You know Lewis as the author of Moneyball. “The Blind Side” is ostensibly the story of Michael Oher – currently a senior left tackle at Ole Miss, then a senior left tackle in HS – but it’s really a sociological examination of both football and American society. That’s not surprising; Moneyball was social science (economics) at its core,* and Blind Side seems like it could have started out with a similar economic take. In fact, the scope of Blind Side is so broad it’s impossible to know where this story came from.
Oher was a poor black kid, adopted by rich white parents. He played football for the first time in his junior year of high school, and by the following summer he was one of the most sought after recruits in the country. A year later, as a true freshman, he was a starting left tackle in the SEC. His story is about race relations, the education system, economic disparity, and the plight of the poor.
Yet Lewis never trivializes Oher at the expense of these perhaps more intriguing topics. He always keeps Oher front and center – he is very sensitive to the fact that Oher is only a kid – and the societal considerations on the periphery. He realizes they are evocative in and of themselves. Because of this, the story never loses a sense of authenticity and it’s what makes the book so compelling.
Lewis is able to extract the most interesting details from each area without descending into clinical discussions of the potentially dry topics. He relies heavily on anecdotes (no wonder he has a Gladwell endorsement on the back) and is a talented storyteller. He isn’t preachy. He maintains an even tone and thus seamlessly weaves between the more weighty topics and football history, football strategy, the business of college recruiting, and the awkward role of the NCAA.
When deeper into pure football talk Lewis takes what could be esoteric trivia and presents it as relevant and engrossing and thus is able to engage both the layman and the avid fan.
He jumps between contextual information and Michael’s story. He crafts the setting as if everything that had happened up until now – Bill Walsh, Lawrence Taylor, free agency, the financial and cultural growth of football, in a phrase, “the evolution of the game,”* as well as “a series of social accidents” – happened so that Michael Oher, a poor, uneducated kid from the ghetto with a bleak future, could succeed.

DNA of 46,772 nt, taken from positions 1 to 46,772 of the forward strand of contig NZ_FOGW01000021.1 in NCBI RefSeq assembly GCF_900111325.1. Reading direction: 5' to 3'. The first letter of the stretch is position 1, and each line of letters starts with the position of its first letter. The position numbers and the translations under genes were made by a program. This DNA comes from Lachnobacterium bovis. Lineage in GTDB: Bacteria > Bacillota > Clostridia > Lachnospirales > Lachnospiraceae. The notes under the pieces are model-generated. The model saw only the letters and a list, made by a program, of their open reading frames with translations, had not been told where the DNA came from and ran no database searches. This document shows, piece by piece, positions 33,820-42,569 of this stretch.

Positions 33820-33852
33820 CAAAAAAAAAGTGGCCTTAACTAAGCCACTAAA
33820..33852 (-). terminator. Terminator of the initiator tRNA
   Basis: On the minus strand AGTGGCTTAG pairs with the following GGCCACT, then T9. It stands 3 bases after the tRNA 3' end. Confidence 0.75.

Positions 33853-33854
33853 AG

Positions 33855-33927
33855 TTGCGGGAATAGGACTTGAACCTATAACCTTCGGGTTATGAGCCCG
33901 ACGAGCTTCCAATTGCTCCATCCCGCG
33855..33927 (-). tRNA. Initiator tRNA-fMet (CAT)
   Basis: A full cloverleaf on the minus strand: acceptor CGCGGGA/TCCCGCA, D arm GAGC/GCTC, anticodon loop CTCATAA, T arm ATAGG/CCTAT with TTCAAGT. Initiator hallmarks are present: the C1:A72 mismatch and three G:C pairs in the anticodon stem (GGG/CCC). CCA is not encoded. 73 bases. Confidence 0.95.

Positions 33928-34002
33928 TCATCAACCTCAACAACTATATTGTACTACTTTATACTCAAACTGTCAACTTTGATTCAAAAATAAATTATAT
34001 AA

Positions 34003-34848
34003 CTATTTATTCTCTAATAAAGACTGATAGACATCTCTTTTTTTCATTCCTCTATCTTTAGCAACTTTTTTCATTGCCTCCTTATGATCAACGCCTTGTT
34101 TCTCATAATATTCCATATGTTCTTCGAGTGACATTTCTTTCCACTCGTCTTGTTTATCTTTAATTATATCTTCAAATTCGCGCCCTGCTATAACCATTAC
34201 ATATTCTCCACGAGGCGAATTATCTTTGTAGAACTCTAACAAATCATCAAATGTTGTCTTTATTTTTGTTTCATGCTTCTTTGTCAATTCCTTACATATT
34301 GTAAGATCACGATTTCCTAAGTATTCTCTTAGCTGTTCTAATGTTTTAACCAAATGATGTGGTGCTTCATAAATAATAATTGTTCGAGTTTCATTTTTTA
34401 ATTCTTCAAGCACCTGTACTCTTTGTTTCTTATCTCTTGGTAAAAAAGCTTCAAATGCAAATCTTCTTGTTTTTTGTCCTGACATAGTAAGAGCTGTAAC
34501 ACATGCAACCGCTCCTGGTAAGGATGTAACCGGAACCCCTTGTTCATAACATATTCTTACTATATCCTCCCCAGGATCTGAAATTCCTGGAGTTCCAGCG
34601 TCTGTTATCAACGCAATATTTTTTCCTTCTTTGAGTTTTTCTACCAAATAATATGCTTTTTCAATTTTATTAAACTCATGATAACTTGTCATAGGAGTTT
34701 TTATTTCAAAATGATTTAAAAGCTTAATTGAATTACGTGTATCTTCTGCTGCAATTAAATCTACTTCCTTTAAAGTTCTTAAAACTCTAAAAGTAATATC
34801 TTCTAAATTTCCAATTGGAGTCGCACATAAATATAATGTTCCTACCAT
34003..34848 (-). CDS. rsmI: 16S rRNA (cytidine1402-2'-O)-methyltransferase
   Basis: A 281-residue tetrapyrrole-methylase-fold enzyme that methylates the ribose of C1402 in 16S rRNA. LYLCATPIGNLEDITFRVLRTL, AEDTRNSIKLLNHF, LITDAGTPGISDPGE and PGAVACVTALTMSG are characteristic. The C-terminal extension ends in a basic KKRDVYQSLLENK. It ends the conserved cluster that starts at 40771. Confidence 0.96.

Ultimately this is the most salient point in the book. Oher went from “one of the least valued 15 year olds on the planet to among the most highly prized 18 year olds.” Lewis references a study of Memphis inner city athletes: 5 of 6 public school kids who could play sports at the college level fail to qualify academically. At one point Oher blithely declares that “if all the guys who could play got a chance to play, there would have to be two NFLs because one wouldn’t be enough.” Within his afterword, Lewis writes, “Micahel Oher might have been born to play left tackle in the NFL, but if he had remained in the environment into which he was born no one would have ever known about his talent. I find this remarkable.”
Here it is on Amazon.
*While many think of Moneyball as a Billy Beane bio or simply an endorsement of sabermetrics, its clearly stated premise was to investigate the abilities of a small market team to compete in baseballs non-revenue sharing landscape. FJM covers this nicely in their glossary.
*This was the subtitle of the book when it was first published as a hardcover. Unsurprisingly it wasn’t retained for the paperback.
Two other tangential thoughts:
1. The business of college recruiting: 21 DI schools each spent more than $1-million on their recruiting budgets last year.
2. This book reminded me a lot of “The Wire,” my favorite TV show, the way it laid bare much of the dysfunction of US society, without lapsing into the conventional indignation, all the while maintaining a captivating narrative that reinforced the authenticity.